Queen's English society to close as too few people care about grammar.
For 40 years, it has battled to defend the English language against poor grammar, spelling and punctuation.
But the society has finally conceded defeat to the Twitter and text-obsessed generation and is to fold, after none of its 1,000 members volunteered for roles within the organisation, the Daily Mail reported.
Chairman Rhea Williams revealed that the move in a message to supporters after the annual meeting, attended by just 22 people.
"Despite a request for nominations for chairman, vice- chairman, administrator, web master, and membership secretary no one came forward. So I have to inform you that QES will no longer exist," she said.
Its magazine Quest will publish one final time and then "all activity will cease and the society will be wound up."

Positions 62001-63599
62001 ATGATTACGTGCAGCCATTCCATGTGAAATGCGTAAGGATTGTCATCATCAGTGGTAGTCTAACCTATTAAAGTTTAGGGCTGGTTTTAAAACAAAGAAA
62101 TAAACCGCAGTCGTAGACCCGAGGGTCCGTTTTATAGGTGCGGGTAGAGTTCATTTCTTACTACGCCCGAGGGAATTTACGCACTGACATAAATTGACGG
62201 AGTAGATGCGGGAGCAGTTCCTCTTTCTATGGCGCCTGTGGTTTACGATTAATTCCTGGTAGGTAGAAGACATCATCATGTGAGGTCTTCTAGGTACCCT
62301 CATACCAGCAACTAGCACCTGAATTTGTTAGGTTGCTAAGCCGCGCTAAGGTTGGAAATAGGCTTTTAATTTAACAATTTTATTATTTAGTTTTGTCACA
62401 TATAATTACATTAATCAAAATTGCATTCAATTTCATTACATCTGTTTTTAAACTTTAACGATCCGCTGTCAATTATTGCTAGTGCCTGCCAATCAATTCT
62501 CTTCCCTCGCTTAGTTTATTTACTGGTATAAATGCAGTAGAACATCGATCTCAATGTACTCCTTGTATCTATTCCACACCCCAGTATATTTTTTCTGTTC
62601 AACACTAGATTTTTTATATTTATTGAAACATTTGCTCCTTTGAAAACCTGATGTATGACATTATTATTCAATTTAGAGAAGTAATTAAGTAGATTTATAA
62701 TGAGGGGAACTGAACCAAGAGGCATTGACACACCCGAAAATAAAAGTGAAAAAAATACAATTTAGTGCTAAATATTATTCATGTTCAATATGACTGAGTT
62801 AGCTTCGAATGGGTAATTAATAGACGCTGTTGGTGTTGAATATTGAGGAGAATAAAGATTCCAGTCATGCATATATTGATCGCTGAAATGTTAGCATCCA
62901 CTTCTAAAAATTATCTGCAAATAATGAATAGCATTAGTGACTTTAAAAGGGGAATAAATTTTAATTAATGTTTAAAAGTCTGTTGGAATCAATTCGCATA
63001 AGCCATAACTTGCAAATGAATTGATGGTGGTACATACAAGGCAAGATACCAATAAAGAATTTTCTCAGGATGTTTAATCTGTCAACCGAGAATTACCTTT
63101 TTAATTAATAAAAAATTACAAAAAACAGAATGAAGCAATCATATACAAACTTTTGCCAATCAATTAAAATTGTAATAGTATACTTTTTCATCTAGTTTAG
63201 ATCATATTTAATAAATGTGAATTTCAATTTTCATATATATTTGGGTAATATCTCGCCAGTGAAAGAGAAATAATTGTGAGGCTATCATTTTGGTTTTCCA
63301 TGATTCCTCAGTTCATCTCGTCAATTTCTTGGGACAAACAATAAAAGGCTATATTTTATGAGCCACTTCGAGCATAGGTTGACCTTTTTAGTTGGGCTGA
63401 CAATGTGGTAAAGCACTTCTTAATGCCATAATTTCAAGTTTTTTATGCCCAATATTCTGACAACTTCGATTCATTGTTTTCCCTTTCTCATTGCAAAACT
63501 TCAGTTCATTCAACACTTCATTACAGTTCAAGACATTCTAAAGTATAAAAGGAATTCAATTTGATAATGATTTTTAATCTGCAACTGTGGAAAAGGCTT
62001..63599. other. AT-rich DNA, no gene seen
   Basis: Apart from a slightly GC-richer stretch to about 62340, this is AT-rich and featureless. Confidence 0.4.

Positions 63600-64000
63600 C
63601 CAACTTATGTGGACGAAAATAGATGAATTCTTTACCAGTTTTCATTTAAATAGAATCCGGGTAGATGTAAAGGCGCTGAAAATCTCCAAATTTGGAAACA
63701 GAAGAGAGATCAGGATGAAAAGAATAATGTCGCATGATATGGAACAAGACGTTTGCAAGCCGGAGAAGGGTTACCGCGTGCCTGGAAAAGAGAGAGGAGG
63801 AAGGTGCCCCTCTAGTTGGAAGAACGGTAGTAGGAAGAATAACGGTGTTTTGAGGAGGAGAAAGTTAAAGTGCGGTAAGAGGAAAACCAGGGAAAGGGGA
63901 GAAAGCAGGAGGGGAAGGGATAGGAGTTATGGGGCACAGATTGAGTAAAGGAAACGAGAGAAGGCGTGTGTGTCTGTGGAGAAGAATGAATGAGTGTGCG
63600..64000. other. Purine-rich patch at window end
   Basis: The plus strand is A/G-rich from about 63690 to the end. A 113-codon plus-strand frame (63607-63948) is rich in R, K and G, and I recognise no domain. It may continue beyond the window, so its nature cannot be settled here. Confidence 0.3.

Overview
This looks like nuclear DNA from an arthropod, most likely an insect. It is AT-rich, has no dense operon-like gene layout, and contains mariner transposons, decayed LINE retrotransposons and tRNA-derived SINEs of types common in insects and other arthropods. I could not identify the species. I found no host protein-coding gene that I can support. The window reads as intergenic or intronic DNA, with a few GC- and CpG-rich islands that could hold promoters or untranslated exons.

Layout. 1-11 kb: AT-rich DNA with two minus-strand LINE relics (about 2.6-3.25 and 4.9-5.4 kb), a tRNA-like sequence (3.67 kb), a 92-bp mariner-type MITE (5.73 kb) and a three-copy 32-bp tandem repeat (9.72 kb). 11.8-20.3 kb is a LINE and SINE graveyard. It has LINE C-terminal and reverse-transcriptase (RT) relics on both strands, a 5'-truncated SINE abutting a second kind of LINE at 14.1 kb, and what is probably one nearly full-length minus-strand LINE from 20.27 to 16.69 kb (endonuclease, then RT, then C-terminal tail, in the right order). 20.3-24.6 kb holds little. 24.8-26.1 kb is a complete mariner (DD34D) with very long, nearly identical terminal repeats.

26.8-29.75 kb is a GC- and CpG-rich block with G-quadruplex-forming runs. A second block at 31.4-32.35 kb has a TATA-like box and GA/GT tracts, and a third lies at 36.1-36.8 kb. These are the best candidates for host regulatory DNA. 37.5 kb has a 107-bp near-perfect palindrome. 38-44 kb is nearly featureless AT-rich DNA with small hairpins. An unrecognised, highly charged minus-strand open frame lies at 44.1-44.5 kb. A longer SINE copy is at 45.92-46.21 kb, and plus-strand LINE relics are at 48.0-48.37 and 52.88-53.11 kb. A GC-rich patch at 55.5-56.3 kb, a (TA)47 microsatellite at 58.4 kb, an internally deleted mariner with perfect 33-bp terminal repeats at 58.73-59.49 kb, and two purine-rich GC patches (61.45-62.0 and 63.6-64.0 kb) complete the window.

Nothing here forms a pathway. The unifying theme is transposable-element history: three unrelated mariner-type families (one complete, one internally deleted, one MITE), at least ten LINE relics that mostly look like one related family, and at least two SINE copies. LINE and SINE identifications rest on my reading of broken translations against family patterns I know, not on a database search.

Expressing sadness, she said: "Things change, people change. People care about different things. Lots of societies are having problems. Lives have changed dramatically over the past 40 years. People don't want to join societies like they used to."
Since being founded by a teacher in 1972, the QES has pointed out errors made by numerous public figures, including the monarch herself in a speech.
"It pains me to say it: the Queen has made a frightful howler," ex-chairman Kevin Botting said.
Patron Gyles Brandreth insisted that "the Queen's English isn't under threat" despite the closure.
"Her Majesty can sleep easy. The language is still in the good hands of all the people who speak good English," he said.
One of the society's biggest achievements was helping to shape elements of English in the National Curriculum. ( ANI )
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|Publication:||Asian News International|
|Date:||Jun 5, 2012|
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